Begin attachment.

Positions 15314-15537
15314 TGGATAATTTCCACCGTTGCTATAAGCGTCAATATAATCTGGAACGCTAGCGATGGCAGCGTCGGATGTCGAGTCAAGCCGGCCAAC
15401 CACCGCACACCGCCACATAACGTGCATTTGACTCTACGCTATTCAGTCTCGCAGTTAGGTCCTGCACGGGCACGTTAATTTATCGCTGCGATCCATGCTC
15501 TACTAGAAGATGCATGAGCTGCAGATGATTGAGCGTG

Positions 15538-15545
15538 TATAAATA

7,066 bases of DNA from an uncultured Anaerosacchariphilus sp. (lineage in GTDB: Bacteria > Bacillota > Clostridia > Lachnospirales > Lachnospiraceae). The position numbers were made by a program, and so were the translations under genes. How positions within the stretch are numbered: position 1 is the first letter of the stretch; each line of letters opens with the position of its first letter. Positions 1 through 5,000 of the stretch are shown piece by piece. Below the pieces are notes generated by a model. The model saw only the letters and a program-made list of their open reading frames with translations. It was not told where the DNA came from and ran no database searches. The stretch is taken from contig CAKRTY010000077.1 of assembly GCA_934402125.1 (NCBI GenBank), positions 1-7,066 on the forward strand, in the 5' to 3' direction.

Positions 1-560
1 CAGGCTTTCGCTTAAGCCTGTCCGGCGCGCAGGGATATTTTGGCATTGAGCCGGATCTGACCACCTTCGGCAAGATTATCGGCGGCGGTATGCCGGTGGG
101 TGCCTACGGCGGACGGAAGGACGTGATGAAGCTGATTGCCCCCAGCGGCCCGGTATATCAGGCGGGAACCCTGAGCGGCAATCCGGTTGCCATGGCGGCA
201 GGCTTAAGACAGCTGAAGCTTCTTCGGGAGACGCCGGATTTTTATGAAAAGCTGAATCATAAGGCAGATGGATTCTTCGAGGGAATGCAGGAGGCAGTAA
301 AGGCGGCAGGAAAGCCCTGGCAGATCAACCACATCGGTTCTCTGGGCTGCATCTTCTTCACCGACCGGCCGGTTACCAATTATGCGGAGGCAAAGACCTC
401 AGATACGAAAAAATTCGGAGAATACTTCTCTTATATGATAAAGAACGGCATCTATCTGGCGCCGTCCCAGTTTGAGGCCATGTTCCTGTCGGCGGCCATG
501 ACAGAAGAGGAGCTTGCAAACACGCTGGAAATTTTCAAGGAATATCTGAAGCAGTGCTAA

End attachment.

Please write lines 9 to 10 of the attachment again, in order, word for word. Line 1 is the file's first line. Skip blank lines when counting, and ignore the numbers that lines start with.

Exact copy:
1 CAGGCTTTCGCTTAAGCCTGTCCGGCGCGCAGGGATATTTTGGCATTGAGCCGGATCTGACCACCTTCGGCAAGATTATCGGCGGCGGTATGCCGGTGGG
101 TGCCTACGGCGGACGGAAGGACGTGATGAAGCTGATTGCCCCCAGCGGCCCGGTATATCAGGCGGGAACCCTGAGCGGCAATCCGGTTGCCATGGCGGCA